Artist Ben Katchor has been a comic art phenomenon since the serialization of his work in the Village Voice of the 1990s, an afficianado’s fixation from his appearance in the pages of Art Spiegelman and Francois Mouly’s Raw magazine a few years earlier. Spiegelman famously called him the “most Yiddish” of the alternative comic artists, not long before Katchor became an occasional illustrator for the New Yorker — and awardee of the prestigious MacArthur (“Genius”) fellowship. All this seems a long time ago, but for Katchor, time is perhaps the most elusive quality imaginable.
Reviewers of his half-dozen books, including this writer, have repeatedly sought to pin down an internal logic in Katchor’s visual texts. Hand-Drying, with full color strips reprinted from the pages of the high-culture architecture magazine Metropolis, offers us more clues and as many mysteries. The artist’s references are definitely old-urban, in US terms that is, dating to the late nineteenth and early twentieth centuries, with a strong sense of little-observed survivals in the details of streets, buildings and casual language. And definitely Jewish as well, but in the sense that Greater New York’s cosmopolitans from the 1890s to the present might as well be Jewish and secular, find themselves or not in a world of deeply vernacular symbols.
The apparent loss of social content in an increasingly bland commercialized world is, happily, not all that it seems. Like regional linguistic accents the world over, improbable survivals abound. When you, the reader, least expect it (or perhaps, as a veteran Katchor reader, expect it eagerly and continuously), the survivals take their revenge, creating in the process new survivals. Inside Katchor’s imaginary city, for example, a “Rumanian” immigrant thus converts the noise of a passing subway into electrical energy for malted milk makers. Hope is not lost because there is so much unexpected — a bit like Occupy Wall Street, which roused the deceptively detached and personally quiet Katchor to heights of political enthusiasm.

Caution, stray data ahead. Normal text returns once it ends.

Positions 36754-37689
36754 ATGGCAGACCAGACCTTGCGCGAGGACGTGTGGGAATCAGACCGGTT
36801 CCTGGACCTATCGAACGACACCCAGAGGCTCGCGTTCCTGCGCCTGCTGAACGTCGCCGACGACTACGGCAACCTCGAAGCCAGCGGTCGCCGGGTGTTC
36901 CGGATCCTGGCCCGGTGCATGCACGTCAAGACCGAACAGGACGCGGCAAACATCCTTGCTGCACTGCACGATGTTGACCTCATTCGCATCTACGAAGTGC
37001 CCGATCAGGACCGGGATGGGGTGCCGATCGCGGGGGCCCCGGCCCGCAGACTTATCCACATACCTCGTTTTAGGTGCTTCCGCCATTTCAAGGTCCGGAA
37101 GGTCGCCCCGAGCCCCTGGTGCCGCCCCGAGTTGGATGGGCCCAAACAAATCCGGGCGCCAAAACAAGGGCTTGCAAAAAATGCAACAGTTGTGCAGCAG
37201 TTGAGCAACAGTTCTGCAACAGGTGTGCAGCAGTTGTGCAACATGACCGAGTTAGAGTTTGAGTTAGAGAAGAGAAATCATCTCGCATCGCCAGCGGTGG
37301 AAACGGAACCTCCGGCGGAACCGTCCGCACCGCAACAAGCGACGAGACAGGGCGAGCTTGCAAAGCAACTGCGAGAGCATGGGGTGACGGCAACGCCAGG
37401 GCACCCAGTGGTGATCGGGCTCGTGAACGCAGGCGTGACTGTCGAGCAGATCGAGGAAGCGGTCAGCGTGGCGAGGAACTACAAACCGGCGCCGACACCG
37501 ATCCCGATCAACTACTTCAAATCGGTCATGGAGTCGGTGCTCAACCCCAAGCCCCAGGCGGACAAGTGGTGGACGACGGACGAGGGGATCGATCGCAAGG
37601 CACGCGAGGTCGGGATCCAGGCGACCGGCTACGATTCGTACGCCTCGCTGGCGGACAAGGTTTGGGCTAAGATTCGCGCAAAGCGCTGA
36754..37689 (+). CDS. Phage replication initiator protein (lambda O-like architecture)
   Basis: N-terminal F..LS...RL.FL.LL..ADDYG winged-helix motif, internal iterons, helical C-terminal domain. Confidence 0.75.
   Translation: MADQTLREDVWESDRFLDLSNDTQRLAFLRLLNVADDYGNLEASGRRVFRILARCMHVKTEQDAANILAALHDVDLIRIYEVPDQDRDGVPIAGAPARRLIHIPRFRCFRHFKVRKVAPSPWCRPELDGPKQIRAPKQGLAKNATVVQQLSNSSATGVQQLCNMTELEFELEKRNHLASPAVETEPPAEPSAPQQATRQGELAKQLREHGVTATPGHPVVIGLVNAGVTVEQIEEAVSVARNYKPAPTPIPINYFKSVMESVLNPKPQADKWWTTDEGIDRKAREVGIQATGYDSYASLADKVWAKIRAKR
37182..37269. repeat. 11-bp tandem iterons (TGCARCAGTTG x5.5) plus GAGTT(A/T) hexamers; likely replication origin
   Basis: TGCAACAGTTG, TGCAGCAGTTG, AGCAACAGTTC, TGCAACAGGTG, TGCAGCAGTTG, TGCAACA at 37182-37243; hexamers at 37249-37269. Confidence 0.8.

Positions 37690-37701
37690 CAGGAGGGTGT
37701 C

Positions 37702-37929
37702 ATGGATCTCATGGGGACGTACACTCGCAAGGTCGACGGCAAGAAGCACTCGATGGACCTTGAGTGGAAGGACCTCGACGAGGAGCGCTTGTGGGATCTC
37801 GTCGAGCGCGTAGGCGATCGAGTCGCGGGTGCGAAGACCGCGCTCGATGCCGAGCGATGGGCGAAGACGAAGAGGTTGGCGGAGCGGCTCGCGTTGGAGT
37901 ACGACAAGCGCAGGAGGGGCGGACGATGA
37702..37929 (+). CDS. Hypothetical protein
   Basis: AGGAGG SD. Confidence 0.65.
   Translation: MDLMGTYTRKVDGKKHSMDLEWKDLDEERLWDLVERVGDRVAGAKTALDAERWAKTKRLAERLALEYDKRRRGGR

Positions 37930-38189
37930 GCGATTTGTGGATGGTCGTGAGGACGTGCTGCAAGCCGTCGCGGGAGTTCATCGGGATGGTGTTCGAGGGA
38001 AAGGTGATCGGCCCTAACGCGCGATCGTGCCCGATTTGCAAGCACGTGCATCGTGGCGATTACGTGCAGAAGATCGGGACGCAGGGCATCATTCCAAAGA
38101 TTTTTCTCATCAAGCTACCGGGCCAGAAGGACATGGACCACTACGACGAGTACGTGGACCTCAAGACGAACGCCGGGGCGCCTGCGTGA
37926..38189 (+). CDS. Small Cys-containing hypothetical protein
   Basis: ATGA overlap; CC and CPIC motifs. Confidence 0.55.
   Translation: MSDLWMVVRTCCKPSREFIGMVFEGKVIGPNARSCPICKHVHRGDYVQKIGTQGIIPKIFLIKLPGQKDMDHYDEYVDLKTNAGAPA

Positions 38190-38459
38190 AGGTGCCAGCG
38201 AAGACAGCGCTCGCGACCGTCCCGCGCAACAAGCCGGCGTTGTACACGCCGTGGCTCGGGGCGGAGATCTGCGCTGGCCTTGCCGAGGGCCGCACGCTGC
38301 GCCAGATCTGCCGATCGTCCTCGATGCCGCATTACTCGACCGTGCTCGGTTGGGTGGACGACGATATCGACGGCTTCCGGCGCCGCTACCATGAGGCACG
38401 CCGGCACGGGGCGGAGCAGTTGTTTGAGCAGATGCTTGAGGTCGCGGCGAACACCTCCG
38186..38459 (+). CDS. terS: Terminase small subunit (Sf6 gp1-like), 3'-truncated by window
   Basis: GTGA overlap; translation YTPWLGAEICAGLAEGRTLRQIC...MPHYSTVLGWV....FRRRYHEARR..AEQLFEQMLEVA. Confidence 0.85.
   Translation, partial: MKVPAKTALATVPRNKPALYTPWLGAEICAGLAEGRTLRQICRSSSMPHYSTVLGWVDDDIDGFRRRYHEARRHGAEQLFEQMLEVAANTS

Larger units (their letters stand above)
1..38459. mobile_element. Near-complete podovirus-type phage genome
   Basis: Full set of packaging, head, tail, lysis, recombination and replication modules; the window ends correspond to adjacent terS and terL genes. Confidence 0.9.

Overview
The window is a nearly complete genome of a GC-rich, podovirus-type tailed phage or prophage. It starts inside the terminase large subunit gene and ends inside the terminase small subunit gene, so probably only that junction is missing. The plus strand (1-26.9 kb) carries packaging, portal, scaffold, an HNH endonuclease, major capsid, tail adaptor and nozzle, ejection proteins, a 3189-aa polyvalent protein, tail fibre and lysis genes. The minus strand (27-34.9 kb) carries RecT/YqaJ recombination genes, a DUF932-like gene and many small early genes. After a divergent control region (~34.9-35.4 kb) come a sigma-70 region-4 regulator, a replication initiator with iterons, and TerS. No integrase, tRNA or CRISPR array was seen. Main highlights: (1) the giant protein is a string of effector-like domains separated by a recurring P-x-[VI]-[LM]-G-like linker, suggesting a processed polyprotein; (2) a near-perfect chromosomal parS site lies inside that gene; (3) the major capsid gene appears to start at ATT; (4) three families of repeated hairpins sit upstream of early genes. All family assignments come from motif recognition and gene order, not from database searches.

The artist recently explained himself a bit more, throwing new light upon his methods and purpose. “No one,” he comments, “has yet seen these strips as a dream critique of the waking world.” Here he returns to the Surrealists in their most influential years of the 1920s and 1930s, when savants like Andre Breton declared their wish to abolish the barriers between the waking and sleeping phases of daily life. Surrealist painters struggled hard with this promise, often lost the impulse to technique but sometimes achieved a transcendent quality apparent also in the young Chagall, among a handful of others.
The hardest thing for artists to hold onto was inevitably the social wish, what Katchor calls the rearrangement of the real world according to the revelations of dreams. If some of the most interesting surrealists, following Dada, chose collage and “found” or readymade images, Katchor chooses the innate qualities of handwriting, exhibited in his text and sketchwork alike. Douglas Wolk, writing in the Forward, neatly captures this last point by noting that every Katchor panel is distinctly the work of his hand, a sort of meta-commentary on the historic role of handwriting in comic strips — something largely vanished in the era of software art.
Publications that accept this world as the best available one, rather than refusing acceptance and demanding something different, Katchor says, are not likely to get the real significance of his visual points. Those publications surely include most of the places where Katchor is reviewed, if not “green architecture” Metropolis or, I think, Jacobin. And this has great value to Katchor’s most desired readers: if they get lost sometimes in the details — it is hard not to — they grapple page by page and panel by panel, inventing their own runes for discerning his radical purposes.